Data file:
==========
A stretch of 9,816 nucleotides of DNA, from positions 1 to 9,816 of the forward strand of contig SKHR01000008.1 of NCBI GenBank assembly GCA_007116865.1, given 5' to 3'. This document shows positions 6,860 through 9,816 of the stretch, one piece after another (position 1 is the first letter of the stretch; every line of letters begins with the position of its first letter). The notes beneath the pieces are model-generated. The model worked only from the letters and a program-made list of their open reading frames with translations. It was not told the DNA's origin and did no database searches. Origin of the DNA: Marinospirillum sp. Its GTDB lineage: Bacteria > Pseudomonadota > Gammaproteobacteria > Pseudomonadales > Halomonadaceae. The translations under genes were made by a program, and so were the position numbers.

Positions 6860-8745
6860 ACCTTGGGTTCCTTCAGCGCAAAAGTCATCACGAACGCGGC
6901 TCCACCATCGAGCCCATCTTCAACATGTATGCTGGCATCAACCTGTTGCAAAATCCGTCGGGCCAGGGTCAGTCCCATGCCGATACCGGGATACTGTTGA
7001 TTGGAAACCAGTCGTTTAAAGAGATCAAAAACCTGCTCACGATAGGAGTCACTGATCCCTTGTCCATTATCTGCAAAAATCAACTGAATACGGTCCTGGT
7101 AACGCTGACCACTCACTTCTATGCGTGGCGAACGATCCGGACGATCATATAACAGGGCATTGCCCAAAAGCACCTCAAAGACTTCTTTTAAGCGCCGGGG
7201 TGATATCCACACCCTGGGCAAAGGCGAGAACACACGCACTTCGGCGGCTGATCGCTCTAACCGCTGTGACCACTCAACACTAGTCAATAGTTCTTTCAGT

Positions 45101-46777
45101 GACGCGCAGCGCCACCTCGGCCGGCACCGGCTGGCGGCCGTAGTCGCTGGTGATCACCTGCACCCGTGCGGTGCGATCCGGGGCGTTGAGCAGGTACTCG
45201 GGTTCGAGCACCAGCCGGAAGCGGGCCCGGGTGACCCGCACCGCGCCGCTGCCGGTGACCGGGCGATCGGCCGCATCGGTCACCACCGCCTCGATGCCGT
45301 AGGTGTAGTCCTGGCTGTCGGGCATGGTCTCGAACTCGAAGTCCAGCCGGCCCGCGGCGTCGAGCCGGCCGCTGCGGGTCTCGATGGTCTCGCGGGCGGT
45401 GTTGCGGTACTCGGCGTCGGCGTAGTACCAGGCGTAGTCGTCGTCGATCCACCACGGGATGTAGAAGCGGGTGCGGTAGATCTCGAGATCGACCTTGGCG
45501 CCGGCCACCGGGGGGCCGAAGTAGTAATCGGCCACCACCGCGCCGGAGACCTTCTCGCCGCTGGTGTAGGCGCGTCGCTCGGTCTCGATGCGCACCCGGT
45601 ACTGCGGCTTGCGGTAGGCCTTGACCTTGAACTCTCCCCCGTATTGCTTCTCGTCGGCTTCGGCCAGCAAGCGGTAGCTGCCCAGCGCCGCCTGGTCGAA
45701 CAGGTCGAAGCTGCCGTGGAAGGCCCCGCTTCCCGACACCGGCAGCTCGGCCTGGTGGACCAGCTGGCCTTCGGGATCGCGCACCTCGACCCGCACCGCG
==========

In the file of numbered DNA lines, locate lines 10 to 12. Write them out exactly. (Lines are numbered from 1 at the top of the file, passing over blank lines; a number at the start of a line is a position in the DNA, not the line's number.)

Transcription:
45201 GGTTCGAGCACCAGCCGGAAGCGGGCCCGGGTGACCCGCACCGCGCCGCTGCCGGTGACCGGGCGATCGGCCGCATCGGTCACCACCGCCTCGATGCCGT
45301 AGGTGTAGTCCTGGCTGTCGGGCATGGTCTCGAACTCGAAGTCCAGCCGGCCCGCGGCGTCGAGCCGGCCGCTGCGGGTCTCGATGGTCTCGCGGGCGGT
45401 GTTGCGGTACTCGGCGTCGGCGTAGTACCAGGCGTAGTCGTCGTCGATCCACCACGGGATGTAGAAGCGGGTGCGGTAGATCTCGAGATCGACCTTGGCG